Lambeau CU awards SEA students
Monday, August 20 2012
The Lambeau Credit Union recently honoured 18 students who were successful at the Secondary Entrance Exam (SEA) and provided them with school supplies, flash-drives, computers, other tokens and in some instances cash awards.
Students who achieved a mark of 180 and above were given cash awards. One of the awardees, Elena Aaron was also the recipient of a five-year Bursary Award from the credit union which will see her receive $600 a year as long as she maintains a 70 percent average mark or above in her subject areas.
Elena, the second best Tobago achiever was one of 11 students of Lambeau Anglican School who passed for Bishop’s High School (BHS) and according to the principal, Elva Winchester-Romeo, that was a fantastic achievement for the school.
The Credit Union, in existence now for 66 years, has been rewarding SEA students since 1990. The “Vida Moses-Wellington SEA Awards” as it is officially called is named after the former member, now deceased, who served as secretary of the organisation’s board and who came up with the idea.
Over the past 22 years, the Credit Union estimated it has rewarded some 400 successful children of the Common Entrance Examinations now the SEA Exams. This year marks only the fifth year of the Bursary Award which is given to the top performing student that is a member of the Credit Union.
Originally, children of members of the credit union were eligible for the award, however, now, in order to qualify for the awards, the children themselves must be members of the financial institution. The credit union believes that with this approach, parents and guardians would encourage children to become members of the credit union.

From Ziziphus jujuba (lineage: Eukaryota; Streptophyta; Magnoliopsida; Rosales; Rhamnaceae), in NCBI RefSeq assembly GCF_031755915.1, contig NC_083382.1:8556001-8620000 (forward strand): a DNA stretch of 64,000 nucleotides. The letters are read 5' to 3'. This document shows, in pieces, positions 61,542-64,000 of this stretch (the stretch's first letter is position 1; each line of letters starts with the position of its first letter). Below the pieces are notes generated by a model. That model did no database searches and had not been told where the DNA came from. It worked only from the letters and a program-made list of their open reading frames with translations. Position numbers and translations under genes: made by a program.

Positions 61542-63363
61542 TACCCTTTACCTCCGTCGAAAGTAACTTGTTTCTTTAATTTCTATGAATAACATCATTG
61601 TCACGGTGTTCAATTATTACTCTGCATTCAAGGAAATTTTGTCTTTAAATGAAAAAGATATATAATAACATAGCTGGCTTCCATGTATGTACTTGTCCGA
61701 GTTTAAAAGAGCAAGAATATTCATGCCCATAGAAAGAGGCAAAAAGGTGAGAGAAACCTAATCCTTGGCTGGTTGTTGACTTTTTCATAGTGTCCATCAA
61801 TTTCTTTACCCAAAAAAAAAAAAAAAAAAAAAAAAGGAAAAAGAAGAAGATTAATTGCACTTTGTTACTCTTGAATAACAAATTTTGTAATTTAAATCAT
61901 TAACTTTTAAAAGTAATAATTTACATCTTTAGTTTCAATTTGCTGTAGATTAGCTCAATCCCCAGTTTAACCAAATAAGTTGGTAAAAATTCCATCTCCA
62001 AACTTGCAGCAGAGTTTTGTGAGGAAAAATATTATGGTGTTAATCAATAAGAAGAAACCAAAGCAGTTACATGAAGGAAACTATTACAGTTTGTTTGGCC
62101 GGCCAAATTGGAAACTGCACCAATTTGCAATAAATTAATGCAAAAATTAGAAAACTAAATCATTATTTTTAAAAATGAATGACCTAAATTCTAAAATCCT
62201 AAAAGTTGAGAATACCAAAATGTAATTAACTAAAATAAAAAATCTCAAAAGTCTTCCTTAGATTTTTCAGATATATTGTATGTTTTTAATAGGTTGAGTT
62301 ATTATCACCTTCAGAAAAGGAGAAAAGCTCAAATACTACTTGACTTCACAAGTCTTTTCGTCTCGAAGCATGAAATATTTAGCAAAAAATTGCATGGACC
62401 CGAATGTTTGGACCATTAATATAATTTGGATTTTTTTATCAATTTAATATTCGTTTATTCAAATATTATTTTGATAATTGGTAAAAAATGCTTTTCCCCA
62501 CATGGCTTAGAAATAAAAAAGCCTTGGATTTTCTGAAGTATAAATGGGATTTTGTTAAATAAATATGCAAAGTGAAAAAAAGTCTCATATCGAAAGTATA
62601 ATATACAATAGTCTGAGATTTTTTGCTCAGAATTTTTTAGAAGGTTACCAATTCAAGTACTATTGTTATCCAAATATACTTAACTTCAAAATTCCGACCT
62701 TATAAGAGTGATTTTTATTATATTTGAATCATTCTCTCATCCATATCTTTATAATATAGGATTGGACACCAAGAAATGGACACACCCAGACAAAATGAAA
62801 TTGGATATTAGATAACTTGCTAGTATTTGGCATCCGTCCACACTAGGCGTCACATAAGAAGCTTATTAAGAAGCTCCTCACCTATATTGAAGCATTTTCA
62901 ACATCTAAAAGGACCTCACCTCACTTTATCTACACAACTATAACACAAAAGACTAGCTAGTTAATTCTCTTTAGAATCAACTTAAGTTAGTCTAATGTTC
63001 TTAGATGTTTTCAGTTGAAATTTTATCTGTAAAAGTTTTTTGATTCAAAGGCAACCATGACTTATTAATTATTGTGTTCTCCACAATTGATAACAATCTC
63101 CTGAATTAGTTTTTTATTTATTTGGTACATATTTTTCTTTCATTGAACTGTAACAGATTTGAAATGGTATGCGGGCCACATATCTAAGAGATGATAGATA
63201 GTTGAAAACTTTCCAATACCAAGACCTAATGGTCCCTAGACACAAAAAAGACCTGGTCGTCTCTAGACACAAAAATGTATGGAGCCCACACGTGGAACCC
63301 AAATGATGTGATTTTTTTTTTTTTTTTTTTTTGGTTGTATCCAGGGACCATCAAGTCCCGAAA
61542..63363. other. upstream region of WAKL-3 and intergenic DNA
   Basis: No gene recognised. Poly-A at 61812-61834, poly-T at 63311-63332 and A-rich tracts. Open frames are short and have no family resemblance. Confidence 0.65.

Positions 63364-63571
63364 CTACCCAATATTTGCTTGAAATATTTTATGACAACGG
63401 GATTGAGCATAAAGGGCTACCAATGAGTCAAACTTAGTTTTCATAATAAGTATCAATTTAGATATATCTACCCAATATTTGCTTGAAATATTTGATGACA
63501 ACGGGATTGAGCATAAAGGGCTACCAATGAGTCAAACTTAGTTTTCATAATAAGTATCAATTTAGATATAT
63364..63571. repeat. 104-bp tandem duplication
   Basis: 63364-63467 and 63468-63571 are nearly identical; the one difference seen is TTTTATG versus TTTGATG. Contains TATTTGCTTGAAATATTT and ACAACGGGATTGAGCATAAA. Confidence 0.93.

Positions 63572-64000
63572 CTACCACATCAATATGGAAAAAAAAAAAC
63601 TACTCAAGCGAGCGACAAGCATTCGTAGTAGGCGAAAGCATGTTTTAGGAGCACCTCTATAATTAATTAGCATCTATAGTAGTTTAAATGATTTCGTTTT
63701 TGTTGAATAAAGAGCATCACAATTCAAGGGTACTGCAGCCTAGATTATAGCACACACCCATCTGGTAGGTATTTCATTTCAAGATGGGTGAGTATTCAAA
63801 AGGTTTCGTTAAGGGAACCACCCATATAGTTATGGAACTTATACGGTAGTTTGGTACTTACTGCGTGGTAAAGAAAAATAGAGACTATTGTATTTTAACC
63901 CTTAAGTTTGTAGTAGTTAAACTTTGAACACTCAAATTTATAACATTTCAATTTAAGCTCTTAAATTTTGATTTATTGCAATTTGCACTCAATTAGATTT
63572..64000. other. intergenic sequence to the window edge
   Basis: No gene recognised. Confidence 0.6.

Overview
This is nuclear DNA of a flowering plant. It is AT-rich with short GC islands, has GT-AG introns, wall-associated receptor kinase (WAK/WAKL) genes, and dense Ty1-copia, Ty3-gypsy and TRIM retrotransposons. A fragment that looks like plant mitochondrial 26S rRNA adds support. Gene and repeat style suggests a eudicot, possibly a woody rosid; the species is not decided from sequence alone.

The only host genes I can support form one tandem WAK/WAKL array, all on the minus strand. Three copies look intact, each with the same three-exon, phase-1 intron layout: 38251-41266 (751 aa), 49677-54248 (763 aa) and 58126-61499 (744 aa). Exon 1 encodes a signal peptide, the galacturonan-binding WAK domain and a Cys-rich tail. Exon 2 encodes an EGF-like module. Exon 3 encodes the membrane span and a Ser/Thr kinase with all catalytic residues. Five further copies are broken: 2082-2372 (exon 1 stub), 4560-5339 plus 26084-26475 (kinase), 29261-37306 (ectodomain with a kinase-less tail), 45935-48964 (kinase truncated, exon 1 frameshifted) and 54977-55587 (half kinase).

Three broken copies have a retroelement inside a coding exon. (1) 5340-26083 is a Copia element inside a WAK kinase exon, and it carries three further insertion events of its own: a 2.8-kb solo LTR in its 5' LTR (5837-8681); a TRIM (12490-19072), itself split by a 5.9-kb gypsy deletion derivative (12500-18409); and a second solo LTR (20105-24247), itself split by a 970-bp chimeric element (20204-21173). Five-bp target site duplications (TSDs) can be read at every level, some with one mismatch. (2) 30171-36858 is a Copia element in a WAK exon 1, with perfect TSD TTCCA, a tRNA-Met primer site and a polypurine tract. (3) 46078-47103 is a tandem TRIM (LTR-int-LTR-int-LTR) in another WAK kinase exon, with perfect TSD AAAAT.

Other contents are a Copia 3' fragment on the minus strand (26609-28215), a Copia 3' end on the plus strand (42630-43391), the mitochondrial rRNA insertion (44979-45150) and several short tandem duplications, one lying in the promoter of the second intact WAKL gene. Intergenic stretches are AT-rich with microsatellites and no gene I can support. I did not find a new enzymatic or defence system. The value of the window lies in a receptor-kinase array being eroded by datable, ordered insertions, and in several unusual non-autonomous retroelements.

At present the company is directly associated with the Lambeau Anglican School and the Dorothy Moses School also in Lambeau.
In her feature address to the students, educator Laurette Solomon said education does not mean a master’s degree or a doctorate, it is what is passed on to those not yet ready for life. She warned parents if they don’t pass on anything to their children, do not blame teachers.
She said children need more role models than critics because in today’s society they are being criticized too often. Parents, she emphasised, must give their children a spiritual upbringing and insist they follow rules and obey laws.
She advised the children to become involved in sports, leisurely and extra-curricular activities in order to have a well-rounded development. She told them that while attending school is free, their education is still is being paid for by Trinidad and Tobago taxpayers and with that in mind they are expected to become true patriots and “give back” to the country.
Among those in attendance were the Secretary of the Division of Tourism and Transportation, Oswald Williams; Carlton Guy representing the Division of Education, Youth Affairs and Sport; Verlyn John, TTUTA representative and president of the Board of the Lambeau Credit Union, Clarence Bacchus.